Personal Finance

6 Credit Card Tips For Your Spring Break Travel

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The official start of spring is around the corner, and it’s the season for college students and families to take weeklong beach vacations, road trips and European getaways. They’re packing their credit cards, too, to help with spring break spending.

Here are six factors to consider before your vacation.

Hitting the road

Whether you’ve charted a once-in-a-lifetime trek across the country or plan to travel the 10 hours to a Florida beach by highway, maximize your gas purchases along the way by taking a gas rewards card with you.

Your options: There are two types to consider: a co-branded card or a general rewards card with accelerated earnings for gasoline purchases. The former can offer 3% gas rebates or higher, but you only earn rewards at the specific brand such as Chevron or BP. You also can only redeem points for discounts on gas. Generic rewards cards are more flexible; you earn rewards at any gas station and typically can redeem for other items such as a statement credit.

Food spending

Consider meal time on vacation. How do you plan to feed yourself (and your family) during spring break? Your answer will help determine which credit card to carry with you.

Your options: If you’re traveling to a big city with a great food scene, pack a rewards credit card that earns more rewards on dining out. But if you’re staying at a beach house and plan on cooking or grilling your own food, then use a cash-back card that handsomely rewards grocery spending.

Faraway destinations

If your spring break take you far from your home base, make sure your issuer knows about your traveling plans. Issuers are especially wary of overseas purchases when they don’t receive prior notice. They often will block those transactions could be fraudulent on fear of fraud. That can also happen stateside if you’re traveling to a new or distant state.

Your options: Inform your issuer of your travel plans, including dates, duration and planned destinations, especially if there are more than one. Pack one or two back-up cards just in case the issuer still rejects a purchase.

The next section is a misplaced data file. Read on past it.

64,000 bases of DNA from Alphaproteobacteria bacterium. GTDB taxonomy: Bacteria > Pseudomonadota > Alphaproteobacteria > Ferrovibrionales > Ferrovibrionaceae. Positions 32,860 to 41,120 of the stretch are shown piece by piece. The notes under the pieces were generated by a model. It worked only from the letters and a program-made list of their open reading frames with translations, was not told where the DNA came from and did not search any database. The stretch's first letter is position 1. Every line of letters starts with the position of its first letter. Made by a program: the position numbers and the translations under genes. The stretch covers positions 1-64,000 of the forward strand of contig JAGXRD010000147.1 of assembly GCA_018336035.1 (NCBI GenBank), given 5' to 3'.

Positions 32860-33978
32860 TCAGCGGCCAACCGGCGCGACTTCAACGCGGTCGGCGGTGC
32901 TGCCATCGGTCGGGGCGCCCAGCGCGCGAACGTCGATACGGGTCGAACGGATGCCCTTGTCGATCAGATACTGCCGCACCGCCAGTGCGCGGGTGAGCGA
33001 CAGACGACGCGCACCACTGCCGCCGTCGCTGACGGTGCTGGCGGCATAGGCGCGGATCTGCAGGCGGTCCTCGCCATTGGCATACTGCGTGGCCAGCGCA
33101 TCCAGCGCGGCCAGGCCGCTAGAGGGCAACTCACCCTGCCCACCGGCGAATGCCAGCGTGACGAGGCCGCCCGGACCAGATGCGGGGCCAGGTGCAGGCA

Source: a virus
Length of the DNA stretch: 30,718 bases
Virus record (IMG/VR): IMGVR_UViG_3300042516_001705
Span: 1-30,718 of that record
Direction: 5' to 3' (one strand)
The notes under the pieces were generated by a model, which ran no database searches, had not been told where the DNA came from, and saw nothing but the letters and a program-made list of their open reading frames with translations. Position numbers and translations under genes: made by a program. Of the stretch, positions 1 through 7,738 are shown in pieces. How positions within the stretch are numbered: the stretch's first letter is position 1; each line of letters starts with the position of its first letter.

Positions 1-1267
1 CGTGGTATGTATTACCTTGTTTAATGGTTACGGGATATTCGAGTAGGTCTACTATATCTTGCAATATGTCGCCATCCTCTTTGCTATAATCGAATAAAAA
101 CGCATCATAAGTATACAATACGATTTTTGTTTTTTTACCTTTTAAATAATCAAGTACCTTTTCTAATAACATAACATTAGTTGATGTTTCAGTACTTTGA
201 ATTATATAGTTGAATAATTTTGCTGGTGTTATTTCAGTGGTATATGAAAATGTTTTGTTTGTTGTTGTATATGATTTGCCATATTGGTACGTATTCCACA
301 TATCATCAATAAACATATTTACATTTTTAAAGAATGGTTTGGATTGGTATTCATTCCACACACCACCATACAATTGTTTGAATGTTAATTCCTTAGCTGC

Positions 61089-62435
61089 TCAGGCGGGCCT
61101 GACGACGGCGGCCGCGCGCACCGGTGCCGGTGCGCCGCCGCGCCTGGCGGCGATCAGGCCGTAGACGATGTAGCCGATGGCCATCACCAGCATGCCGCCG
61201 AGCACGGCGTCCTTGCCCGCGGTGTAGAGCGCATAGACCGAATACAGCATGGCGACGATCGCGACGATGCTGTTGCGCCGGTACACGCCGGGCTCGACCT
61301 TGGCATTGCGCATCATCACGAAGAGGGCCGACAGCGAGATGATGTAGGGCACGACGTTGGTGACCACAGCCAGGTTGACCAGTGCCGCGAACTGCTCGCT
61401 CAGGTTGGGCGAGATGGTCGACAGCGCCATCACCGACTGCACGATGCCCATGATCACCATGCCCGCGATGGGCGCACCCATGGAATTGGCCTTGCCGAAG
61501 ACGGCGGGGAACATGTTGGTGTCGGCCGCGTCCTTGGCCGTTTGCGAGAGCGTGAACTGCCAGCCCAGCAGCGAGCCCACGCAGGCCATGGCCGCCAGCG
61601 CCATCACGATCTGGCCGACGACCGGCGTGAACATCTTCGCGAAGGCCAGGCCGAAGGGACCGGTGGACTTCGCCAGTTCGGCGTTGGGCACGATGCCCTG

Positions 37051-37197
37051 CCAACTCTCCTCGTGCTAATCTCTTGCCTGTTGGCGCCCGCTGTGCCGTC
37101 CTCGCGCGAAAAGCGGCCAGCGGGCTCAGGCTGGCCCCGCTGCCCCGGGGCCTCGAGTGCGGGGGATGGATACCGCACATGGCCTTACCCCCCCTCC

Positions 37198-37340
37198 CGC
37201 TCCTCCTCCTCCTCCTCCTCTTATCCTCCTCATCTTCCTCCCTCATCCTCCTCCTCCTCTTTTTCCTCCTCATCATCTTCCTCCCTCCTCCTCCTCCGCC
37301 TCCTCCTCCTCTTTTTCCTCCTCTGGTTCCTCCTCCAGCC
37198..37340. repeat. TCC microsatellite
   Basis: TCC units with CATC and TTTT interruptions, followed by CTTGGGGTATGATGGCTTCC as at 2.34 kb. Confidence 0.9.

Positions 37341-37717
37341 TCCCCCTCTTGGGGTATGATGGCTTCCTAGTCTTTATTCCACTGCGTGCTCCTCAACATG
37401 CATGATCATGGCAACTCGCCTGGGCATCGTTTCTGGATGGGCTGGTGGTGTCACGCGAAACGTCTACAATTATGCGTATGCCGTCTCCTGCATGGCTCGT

Traveling abroad

Using credit cards overseas is doable, but can be tricky. There are several factors you should consider to make sure your card is the best on foreign soil.

Payment network: If your card has a Visa or Mastercard logo, it will likely be accepted in most countries by most stores and restaurants. But you may run into trouble with smaller networks like American Express and Discover, which have lower acceptance rates worldwide. Your options: Take Visa or Mastercard credit cards. Also, use this helpful map provided by Discover to see where its cards are accepted.

Foreign transaction fees: Your favorite rewards card may charge up to 3% for transactions conducted in a currency other than the U.S. dollar, eating into your cash back or other rewards. This fee covers the costs of converting foreign currency. Your options: Most travel rewards cards don’t charge this fee. All cards from Discover and Capital One also don’t have FX fees.

Chip cards: The U.S. now uses chip cards that require a signature for a transaction. But most of Europe uses chip cards that require a PIN to complete a purchase. This won’t be too big of a hassle in person-to-person transactions, but automated ones could be a problem. Your options: As a precaution, buy train tickets and the like during work hours, rather than depending on a machine. Also, ask your issuer if you can change your card to chip-and-PIN before you leave for vacation.

Prepare for vacation spending

It’s not uncommon to spend more than normal during vacation. All those meals out, cocktails and sightseeing excursions can add up quickly. Don’t let a declined card transaction stop the fun.

Your options: Take more than one card to spread the spending across them all, if they each have smaller credit limits. If you have a good payment history, you can also ask your issuer for a credit limit increase on your favorite card.

Don’t fall behind

Vacations are supposed to help you forget your real-world responsibilities. But don’t let that include your credit card obligations. Not only will you have to pay a late fee for missing a credit card payment, but your credit score could also take a hit.

Your options: Set up automatic payments to your credit cards—if you haven’t already—so they remain in good standing while you’re out enjoying the good life.

The article, 6 Credit Card Tips For Your Spring Break Travel, originally appeared on ValuePenguin.

The views and opinions expressed herein are the views and opinions of the author and do not necessarily reflect those of Nasdaq, Inc.

The views and opinions expressed herein are the views and opinions of the author and do not necessarily reflect those of Nasdaq, Inc.

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